In effect, Alberdi was paying Smith the same tribute Smith renders Hitchcock. Thinking quick in polo is a prime requisite for a 10-goal player, and quick thinking means knowing where to be. Such polo wisdom, in turn, is not a player's sole doing. Smith and most players feel that the game is still 25% man and 75% horse, and one reason Hitchcock was so consistently great is that "Tommy would never play a bad pony," Smith says. He should know, for he has spent his life with horses, and he came into polo via the range and the stable and not the Long Island paddock and living room. Even now, 31 years after he started playing, Smith is still more the cowboy in chaps than the man in the expensive polo breeches, a poor man playing what has remained a rich man's game despite efforts to "popularize" polo at $1 and even 50� a head on Saturday and Sunday afternoons beyond the country club pale.
Born and raised on a Llano County ranch in Texas, Smith began punching cattle with his father, Sidney Smith, when he was scarcely 12, and his cattle-working kept him on the move so much that he never finished high school. One day, a crotchety, polo-loving man named George Miller, who owned a livery stable and playing field in Austin, came through Llano with a string of pony prospects. These were the days before jeeps were used to herd cattle on the western ranges, and the best early training a polo pony could get was to ride down young beef on the hoof. The training came naturally—in sudden stops and turns and galloping pursuits after rambunctious calves.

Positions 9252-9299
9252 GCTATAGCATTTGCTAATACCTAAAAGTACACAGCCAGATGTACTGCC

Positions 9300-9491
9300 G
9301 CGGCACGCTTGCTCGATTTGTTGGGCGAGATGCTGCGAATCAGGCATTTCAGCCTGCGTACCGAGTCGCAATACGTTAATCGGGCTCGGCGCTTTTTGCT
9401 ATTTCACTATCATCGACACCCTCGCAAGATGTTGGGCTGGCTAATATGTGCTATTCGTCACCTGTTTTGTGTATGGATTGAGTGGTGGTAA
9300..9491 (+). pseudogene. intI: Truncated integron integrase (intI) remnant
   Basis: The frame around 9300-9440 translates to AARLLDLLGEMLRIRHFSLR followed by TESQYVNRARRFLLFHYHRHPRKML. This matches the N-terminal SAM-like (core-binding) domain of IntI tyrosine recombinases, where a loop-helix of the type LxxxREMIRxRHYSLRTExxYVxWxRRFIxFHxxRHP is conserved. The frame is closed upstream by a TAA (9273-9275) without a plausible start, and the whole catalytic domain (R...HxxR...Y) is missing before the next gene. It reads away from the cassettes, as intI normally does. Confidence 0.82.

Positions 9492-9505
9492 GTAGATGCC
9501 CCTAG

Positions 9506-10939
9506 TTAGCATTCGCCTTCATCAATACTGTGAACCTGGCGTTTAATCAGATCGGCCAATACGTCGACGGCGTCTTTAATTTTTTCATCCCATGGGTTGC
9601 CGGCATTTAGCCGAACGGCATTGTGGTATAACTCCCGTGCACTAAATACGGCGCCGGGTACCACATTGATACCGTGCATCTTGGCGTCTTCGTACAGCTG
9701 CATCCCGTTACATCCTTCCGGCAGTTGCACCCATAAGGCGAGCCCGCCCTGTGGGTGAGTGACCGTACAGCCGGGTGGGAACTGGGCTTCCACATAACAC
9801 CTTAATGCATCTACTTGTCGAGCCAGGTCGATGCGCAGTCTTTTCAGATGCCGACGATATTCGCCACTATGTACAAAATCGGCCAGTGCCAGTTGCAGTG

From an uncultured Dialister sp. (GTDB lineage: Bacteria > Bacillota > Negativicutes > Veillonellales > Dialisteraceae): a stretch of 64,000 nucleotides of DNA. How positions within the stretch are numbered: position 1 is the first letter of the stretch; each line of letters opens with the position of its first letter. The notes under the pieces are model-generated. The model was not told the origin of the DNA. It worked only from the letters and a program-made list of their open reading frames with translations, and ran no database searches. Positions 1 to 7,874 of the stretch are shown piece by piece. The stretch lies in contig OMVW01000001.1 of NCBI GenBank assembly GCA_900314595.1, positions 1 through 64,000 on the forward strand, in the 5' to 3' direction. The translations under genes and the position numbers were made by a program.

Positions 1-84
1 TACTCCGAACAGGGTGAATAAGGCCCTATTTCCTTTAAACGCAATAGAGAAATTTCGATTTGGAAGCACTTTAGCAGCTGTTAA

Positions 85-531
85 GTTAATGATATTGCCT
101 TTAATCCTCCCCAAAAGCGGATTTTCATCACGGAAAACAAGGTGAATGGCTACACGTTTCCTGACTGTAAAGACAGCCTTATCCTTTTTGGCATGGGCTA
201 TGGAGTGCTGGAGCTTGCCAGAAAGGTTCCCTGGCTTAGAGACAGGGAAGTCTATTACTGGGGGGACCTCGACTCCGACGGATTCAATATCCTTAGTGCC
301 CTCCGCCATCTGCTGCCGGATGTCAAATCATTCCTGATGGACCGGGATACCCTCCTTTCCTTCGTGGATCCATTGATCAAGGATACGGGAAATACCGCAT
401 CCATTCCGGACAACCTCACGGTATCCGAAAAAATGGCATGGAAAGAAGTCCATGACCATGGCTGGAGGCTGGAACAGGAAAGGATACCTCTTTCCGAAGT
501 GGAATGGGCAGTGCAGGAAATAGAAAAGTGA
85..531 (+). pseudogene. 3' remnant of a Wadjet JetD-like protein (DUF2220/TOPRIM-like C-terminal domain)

Miller invited young Smith to drop by and play some polo. Smith did, along with a few other cowhands, and as one of " George Miller's boys" was thereby launched on his unique career as a dealer-player that has kept him always on the move. Miller, who died in 1946, got to be one of the first big dealers in polo ponies, and Smith became his chief disciple. Today he earns his living by developing and selling them and by operating at the same time much as a touring golf pro.